2018 NLL Awards

It’s that time of year again! When some NLL players gear up for the playoffs while others dust off the golf clubs or join their MLL teams. It’s also time for the annual NLL award voting. I don’t have a vote in the NLL awards but I’ve submitted my picks for the real awards, which are of course those published on IL Indoor. In that series of articles, probably published next week sometime, I will have comments about who I picked to win so I won’t repeat them here. I will also mention my pre-season picks for these awards so we can either stare in amazement at my insight or laugh at my “insight”.

In my season preview articles (West and East), I picked a player for each team who I thought might have a breakout year, so I’ll also go over my “Look out for…” choices. Some panned out, while others were not as prescient as I might have hoped.


Original pick: Lyle Thompson

  1. Mark Matthews
  2. Kevin Crowley
  3. Joe Resetarits
  4. Lyle Thompson
  5. Robert Church

Honourable mention: Tom Schreiber. Schreiber missed enough games that he probably shouldn’t win the award, but considering how the Rock played before his injury and how they played while he was out, it’s clear just how valuable to his team Schreiber was.

Christian Del Bianco (photo credit: unknown)Goaltender of the Year

Original pick: Nick Rose

  1. Christian del Bianco
  2. Dillon Ward
  3. Evan Kirk
  4. Matt Vinc
  5. Nick Rose

Transition Player of the Year

Original pick: Justin Salt

  1. Joey Cupido
  2. Challen Rogers
  3. Zach Currier
  4. Latrell Harris
  5. Nick Weiss

Robert HopeDefensive Player of the Year

Original pick: Graeme Hossack

  1. Robert Hope
  2. Graeme Hossack
  3. Kyle Rubisch
  4. Steve Priolo
  5. Brad Kri

Rookie of the Year

Original pick: Josh Byrne

  1. Zach Currier
  2. Josh Byrne
  3. Jake Withers
  4. Colton Watkinson
  5. Austin Shanks

Marty Dinsdale (photo credit: NLL)Unsung Hero

  1. Marty Dinsdale
  2. John Ranagan
  3. Luc Magnan
  4. Vaughn Harris
  5. Tim Edwards

Les Bartley Award

Original pick: Matt Sawyer

  1. Ed Comeau
  2. Mike Hasen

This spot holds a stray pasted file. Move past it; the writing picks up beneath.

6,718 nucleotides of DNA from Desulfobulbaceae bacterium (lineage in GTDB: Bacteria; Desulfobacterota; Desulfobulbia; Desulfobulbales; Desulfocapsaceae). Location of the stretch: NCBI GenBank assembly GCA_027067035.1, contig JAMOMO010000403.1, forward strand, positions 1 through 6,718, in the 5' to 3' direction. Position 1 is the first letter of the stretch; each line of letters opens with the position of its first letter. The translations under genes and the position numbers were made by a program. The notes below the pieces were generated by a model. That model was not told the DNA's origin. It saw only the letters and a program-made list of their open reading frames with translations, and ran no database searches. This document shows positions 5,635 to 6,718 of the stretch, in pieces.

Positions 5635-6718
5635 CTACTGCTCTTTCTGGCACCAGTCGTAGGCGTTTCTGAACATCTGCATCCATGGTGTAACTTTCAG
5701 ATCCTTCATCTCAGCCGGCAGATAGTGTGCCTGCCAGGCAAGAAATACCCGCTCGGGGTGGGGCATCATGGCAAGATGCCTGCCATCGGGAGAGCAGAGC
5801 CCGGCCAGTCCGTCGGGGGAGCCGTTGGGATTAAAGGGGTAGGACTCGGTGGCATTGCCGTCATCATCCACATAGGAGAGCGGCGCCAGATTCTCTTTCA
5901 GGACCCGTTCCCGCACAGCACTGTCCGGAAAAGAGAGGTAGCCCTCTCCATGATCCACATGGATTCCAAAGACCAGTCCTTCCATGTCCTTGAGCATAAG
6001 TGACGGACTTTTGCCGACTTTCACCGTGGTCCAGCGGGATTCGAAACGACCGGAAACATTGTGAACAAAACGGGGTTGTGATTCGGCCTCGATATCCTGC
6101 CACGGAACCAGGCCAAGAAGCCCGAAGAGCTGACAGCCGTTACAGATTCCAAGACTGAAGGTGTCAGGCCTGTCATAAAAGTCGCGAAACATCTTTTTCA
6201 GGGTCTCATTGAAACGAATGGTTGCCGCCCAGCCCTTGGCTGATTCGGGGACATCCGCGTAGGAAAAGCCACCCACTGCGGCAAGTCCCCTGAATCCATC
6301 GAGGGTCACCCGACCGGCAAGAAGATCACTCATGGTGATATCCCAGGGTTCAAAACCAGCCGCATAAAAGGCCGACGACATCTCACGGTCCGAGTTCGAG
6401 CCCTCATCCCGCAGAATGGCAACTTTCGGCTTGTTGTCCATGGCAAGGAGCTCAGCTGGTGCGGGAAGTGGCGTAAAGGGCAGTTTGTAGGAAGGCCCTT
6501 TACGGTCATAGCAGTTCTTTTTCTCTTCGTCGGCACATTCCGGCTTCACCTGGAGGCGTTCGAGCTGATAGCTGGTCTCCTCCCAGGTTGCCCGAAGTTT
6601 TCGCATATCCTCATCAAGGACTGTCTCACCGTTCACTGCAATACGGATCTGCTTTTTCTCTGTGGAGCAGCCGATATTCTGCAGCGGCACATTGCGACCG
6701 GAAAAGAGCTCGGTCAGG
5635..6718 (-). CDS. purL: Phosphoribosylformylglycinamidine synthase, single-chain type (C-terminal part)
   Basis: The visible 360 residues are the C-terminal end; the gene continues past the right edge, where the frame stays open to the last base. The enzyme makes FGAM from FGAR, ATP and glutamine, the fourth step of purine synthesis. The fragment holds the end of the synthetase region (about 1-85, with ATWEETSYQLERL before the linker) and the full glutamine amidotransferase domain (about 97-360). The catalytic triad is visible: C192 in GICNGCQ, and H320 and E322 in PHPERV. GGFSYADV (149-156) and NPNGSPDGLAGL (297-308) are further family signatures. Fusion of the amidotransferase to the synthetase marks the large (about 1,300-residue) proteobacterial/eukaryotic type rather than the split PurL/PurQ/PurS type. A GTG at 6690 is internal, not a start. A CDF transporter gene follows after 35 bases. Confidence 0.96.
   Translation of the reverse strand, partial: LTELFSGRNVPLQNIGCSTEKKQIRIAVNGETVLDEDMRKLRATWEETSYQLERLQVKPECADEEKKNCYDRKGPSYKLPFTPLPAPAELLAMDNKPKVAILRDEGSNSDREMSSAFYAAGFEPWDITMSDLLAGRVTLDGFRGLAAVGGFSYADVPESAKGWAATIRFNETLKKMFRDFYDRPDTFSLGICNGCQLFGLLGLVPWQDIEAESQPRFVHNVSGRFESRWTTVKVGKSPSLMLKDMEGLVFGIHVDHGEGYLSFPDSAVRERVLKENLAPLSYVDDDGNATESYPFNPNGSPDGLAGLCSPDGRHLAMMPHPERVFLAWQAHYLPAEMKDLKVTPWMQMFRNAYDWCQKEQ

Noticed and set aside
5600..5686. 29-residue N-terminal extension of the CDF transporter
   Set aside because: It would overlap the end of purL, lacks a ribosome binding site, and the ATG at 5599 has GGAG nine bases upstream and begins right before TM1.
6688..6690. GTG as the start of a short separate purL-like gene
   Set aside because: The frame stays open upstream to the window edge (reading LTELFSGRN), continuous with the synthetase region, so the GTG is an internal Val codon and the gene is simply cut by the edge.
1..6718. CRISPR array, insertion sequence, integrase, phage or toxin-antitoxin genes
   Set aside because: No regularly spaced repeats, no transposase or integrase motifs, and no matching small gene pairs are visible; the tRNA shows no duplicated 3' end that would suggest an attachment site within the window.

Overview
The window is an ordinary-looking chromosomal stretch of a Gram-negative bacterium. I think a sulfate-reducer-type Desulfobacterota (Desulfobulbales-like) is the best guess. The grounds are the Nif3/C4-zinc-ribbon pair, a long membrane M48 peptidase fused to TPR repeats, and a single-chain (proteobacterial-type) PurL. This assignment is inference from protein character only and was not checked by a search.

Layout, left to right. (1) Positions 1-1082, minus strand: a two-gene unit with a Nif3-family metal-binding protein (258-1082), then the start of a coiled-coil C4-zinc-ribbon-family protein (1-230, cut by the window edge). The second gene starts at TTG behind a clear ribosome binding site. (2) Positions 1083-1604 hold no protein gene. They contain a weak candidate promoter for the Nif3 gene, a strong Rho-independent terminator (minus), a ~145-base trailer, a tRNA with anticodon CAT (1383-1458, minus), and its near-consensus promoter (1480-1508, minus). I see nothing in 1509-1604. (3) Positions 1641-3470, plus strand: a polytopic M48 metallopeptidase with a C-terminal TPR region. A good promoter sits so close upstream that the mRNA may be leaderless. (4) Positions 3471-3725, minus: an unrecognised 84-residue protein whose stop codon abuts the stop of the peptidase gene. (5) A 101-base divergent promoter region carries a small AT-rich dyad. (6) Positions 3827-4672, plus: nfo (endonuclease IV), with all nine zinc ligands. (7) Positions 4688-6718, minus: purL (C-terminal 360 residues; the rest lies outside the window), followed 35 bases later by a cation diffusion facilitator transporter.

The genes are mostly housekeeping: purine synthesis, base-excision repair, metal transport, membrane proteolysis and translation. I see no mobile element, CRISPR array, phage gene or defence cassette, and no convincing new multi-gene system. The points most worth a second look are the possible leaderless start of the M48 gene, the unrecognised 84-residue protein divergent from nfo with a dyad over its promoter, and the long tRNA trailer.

3. Derek Keenan

GM of the Year

Original pick: Rich Lisk

  1. Curt Styres
  2. Derek Keenan
  3. John Arlotta

Final standings

In the East, I had Toronto first, followed by Georgia, New England, Rochester, and Buffalo. I got Buffalo and New England right, and of course we all know that Toronto would have won the East if Tom Schreiber didn’t get hurt. We all know that, right?

From a certain point of view, I only got one wrong in the West. I picked Saskatchewan to win, then Vancouver, Colorado, and Calgary. Moving Vancouver to the bottom makes me 4-for-4 so that’s just one wrong.

Look out for…

Calgary: Holden Cattoni. Nailed it, not that it was completely out of left field. Cattoni did play three more games than 2017 but he scored 5 times as many goals, twice as many assists, three times as many points, twice as many loose balls, and reduced his already-low penalty minutes by one. And when I say “three times as many points”, we’re not talking an increase from three to nine points; Cattoni jumped from 26 to 75 points in 2018.

Colorado: Jacob Ruest. Also nailed it. Although not as dramatic a difference as Cattoni, Ruest also increased his goals, assists, points, and loose balls from last season. And just like Cattoni, the absolute numbers are impressive: Ruest jumped from 36 to 67 points.

Saskatchewan: Ryan Keenan. Three for three, baby. Keenan doubled his goal total from 13 to 26 and bumped his points by 31.

Vancouver: Tony Malcom. Imma call this a provisional win as well. Malcom did double his goal total and increase his assist total as well, but he played twice as many games. But that’s part of the win: the fact that he played in all 18 Stealth games and became a fixture on the Stealth O.

Buffalo: Alex Buque. Nope. Buque didn’t have a horrible season but with a GAA of almost 13, it wasn’t great either. He’s right smack in the middle of the pack in terms of both GAA and save percentage, but consistency was Buque’s problem. In some games he was great (over 80% save percentage in five full games and parts of two more) and in others he was terrible (GAA over 17 in six different games).

Georgia: Johnny Powless. Nope. Powless was fighting for playing time with a bunch of other strong offensive players in Georgia so he was sent to New England but didn’t seem to make a huge impact there either. In the end, he ended up with 31 points in 17 games. Not everyone needs 100 points to be considered effective, but considering Powless had 72 points with Georgia just two years ago, this is quite a drop.

New England: Reilly O’Connor. Another nope, though O’Connor didn’t have a bad year. His numbers dropped a little but instead of playing a bigger role because of the departure of Culp, Saunders, and Veltman (lefties who left), he actually played a smaller role once the Black Wolves brought in new lefties like Leblanc and Powless.

Rochester: Dan Dawson. Not only did Dawson not have a rebound year, but the Knighthawks actually got better once they sat and then traded him. That’s a little misleading though; it’s not like Dawson was a drain on the team, or that he played terrible. They got better because the young players were all doing really well and Dawson’s services were simply not needed. He went to Saskatchewan, filled in admirably for Curtis Knight until he came back, then was scratched a couple more times.

Toronto: Drew Belgrave. I’m going to have to call that a nope as well. Belgrave looked pretty good in the games he played in, but he only played in seven.


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